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- A 3D look inside nanocrystals
Classically, images are produced by lenses, which allow magnification of the sample within the resolution limit given by the Rayleigh criterion. However, precise knowledge of the complex-valued scattered field would provide a detailed and correct image. Therefore, the application of lensless imaging techniques has earned much attention recently, especially in the X-ray domain. Indeed, X-rays – with a wavelength in the 0.1 nm range – are particularly useful for nanoscience, where a detailed knowledge of the internal structure on the nanoscale is of fundamental importance to understand the properties of nanostructures.
Fourier transform holography [1] is a lensless microscopy method based on measurements of the coherently diffracted intensity: its utility arises from its capacity to yield not only the amplitude of the scattered field but also to encode the phase in the diffraction pattern, thereby allowing solution of the “phase problem”. The phase information is contained in the interference of the coherently scattered waves from the sample and a reference. A single inverse Fourier transform of the intensity pattern allows direct reconstruction of the sample’s electron density distribution. Several X-ray holography examples have been reported in the literature [2], performed in the forward direction geometry (i.e. near the origin of reciprocal space) practically restricting the imaging to two dimensions.
A novel approach to determine the 3D crystal structure of nanoscale materials by the use of X-ray Fourier transform holography in Bragg geometry is demonstrated in this work. The possibility to investigate reciprocal space near one of the Bragg points offers several key advantages: (i) access to the 3D diffraction intensity pattern for a generalisation of the X-ray holography method to the 3D case and (ii) sensitivity to the displacement field in the crystal, with nanoscale resolution. These are of great interest as non-destructive measurements of the 3D displacement field are challenging at the nanoscale.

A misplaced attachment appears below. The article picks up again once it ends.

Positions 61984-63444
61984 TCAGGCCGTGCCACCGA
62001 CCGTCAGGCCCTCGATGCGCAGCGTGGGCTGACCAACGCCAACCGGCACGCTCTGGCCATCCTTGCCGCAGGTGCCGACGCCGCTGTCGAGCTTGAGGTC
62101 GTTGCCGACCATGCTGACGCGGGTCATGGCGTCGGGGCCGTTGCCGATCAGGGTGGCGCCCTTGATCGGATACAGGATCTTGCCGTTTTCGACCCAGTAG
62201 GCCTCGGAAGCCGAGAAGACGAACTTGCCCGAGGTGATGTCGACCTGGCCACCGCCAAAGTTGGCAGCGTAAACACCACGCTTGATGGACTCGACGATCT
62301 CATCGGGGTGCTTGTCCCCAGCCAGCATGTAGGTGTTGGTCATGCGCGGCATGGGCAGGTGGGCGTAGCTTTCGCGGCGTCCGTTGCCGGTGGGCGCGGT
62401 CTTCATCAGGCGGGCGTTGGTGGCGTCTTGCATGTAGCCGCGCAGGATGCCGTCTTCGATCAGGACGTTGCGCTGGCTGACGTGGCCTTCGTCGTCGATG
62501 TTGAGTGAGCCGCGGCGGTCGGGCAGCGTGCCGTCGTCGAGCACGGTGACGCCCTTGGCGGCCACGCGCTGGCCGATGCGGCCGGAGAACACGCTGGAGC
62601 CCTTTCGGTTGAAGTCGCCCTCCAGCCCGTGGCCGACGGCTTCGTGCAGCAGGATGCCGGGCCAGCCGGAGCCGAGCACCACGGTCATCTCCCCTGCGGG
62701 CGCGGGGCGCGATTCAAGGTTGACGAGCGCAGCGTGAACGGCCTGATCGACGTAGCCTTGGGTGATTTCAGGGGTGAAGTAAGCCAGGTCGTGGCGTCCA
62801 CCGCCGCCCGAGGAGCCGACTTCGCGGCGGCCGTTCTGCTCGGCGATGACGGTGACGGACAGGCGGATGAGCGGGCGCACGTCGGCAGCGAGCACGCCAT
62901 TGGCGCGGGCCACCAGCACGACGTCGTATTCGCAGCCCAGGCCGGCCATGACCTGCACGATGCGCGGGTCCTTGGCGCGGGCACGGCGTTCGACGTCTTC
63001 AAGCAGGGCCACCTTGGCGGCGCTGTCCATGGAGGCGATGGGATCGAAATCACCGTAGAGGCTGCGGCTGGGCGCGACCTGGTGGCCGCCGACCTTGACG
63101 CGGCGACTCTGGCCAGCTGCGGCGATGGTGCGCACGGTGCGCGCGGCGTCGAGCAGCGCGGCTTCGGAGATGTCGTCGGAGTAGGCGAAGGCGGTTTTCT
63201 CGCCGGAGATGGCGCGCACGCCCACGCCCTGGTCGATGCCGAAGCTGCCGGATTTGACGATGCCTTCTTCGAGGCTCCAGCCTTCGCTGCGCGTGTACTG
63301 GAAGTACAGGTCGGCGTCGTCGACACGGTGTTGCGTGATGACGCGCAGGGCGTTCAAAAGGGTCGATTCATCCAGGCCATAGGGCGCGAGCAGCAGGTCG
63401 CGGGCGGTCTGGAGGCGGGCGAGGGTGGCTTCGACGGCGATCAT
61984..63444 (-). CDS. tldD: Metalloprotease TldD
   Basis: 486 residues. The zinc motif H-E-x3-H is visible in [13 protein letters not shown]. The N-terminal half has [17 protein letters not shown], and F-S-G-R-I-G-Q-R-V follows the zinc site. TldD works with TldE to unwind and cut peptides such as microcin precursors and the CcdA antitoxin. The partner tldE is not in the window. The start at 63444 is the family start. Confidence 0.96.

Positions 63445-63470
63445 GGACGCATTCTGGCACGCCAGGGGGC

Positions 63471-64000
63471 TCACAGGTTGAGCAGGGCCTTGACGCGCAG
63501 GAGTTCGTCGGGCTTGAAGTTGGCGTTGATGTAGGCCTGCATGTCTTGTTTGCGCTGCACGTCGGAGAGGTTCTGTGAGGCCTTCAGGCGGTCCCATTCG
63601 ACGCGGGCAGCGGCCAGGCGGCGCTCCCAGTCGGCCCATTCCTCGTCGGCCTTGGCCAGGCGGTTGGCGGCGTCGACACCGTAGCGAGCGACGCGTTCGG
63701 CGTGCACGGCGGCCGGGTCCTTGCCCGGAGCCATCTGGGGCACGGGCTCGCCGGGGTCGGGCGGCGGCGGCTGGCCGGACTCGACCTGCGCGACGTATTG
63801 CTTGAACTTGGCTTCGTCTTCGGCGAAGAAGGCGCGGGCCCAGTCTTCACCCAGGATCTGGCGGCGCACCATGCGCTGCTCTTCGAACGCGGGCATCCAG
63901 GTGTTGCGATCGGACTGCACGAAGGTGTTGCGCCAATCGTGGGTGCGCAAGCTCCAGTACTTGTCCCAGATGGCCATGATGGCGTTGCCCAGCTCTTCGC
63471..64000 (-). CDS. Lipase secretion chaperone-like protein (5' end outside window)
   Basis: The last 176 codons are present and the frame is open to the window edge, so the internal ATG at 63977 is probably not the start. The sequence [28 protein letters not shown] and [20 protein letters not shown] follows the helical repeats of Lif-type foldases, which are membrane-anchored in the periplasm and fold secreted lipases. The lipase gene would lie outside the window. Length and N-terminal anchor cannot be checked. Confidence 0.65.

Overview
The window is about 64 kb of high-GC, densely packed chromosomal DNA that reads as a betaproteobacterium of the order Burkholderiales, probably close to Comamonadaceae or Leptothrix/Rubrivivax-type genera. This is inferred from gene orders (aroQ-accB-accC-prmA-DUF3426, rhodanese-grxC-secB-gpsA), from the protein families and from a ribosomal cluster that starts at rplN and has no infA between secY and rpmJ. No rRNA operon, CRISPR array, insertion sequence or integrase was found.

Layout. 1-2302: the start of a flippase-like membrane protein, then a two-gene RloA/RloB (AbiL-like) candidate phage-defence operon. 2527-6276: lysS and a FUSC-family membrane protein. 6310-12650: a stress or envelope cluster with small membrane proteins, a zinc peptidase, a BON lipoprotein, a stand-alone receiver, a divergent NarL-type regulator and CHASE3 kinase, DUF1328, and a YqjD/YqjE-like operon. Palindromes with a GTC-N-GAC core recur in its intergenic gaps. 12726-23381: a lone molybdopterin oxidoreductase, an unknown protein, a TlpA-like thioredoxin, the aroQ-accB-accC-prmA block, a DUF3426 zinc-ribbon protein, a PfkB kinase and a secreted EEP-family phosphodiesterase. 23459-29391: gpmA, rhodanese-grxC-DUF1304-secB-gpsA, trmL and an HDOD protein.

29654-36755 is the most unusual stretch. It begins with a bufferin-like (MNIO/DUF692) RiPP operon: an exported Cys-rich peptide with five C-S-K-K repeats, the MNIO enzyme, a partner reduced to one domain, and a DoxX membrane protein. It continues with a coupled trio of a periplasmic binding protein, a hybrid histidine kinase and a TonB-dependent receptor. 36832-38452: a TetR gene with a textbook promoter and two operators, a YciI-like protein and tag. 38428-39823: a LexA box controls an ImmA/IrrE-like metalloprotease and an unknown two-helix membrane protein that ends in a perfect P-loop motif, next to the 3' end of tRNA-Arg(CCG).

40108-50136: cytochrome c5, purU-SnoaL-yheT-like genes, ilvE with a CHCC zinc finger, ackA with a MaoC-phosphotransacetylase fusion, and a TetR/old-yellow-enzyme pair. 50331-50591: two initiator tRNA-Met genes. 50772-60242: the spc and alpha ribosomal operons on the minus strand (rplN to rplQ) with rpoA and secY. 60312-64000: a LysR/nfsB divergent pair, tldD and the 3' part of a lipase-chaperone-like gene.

Similar to Fourier transform holography, this method’s Bragg approach makes use of the interference produced between the field scattered by the sample and a reference. However, in order to produce measurable interference in the vicinity of the sample Bragg peaks, a small crystalline reference, referred to as the reference crystal, with a lattice parameter close to that of the object crystal has to be located close to the object crystal. When these conditions are fulfilled, the sample’s electron density is obtained by a single inverse Fourier transform of the far-field intensity pattern. The displacement field information appears as a phase in the complex-valued electron density.
Fig. 26: a) The holographic sample: object (OC) and reference crystal (RC). b) 2D slices through the 3D coherent Bragg diffraction intensity distribution. |
The sample used for this work consists of an object crystal and a small reference crystal (Figure 26a) produced by electron-beam lithography from a SiGe continuous layer (200 nm thick) on a Si (001) substrate. The experiment was carried out at beamline ID01. To increase the flux on the sample, a coherently illuminated Fresnel zone plate was used to produce a focussed coherent beam. The 3D coherently scattered intensity around the SiGe (004) Bragg peak was measured by a 2D Maxipix detector for different values of the rocking angle (Figure 26b). The observed low and high frequency fringes result from the interference of the waves scattered from the two crystals and are induced by their small and finite sizes. These slices are stacked in a 3D matrix for the inversion process: after a single inverse Fourier transform, retrieval of the 3D sample image is straightforward (Figure 27a). In addition to the shape, the internal view of the nanocrystal is obtained (Figure 27b), demonstrating the capability of the method to give access to the 3D description of the sample electron density and the displacement field.
Fig. 27: a) The inverse Fourier transform of the 3D intensity distribution. b) Two views of the external shape and the internal phase distribution (colour scale in radians). |
The simplicity and robustness of the inversion using Bragg Fourier transform holography paves the way to in situ investigations of inhomogeneous strain fields in nanocrystals and thus will be beneficial to the understanding of current strain related problems in nanomaterials research.
Principal publication and authors
V. Chamard (a) J. Stangl (b), G. Carbone (c), A. Diaz (c), G. Chen (b), C. Alfonso (d), C. Mocuta (c) and T.H.Metzger (c), Phys. Rev. Lett. 104, 165501 (2010).
(a) Institut Fresnel, CNRS, Aix-Marseille University, Marseille (France)
(b) Institute of Semiconductor and Solid State Physics, Johannes Kepler Universität, Linz (Austria)
(c) ESRF
(d) IM2NP, CNRS, Aix-Marseille University, Marseille (France)
References
[1] D. Gabor, W.E. Kock, and G.W. Stroke, Science 173, 11 (1971).
[2] S. Eisebitt et al., Nature (London) 432, 885 (2004); L.-M. Stadler et al., Phys. Rev. Lett. 100, 245503 (2008).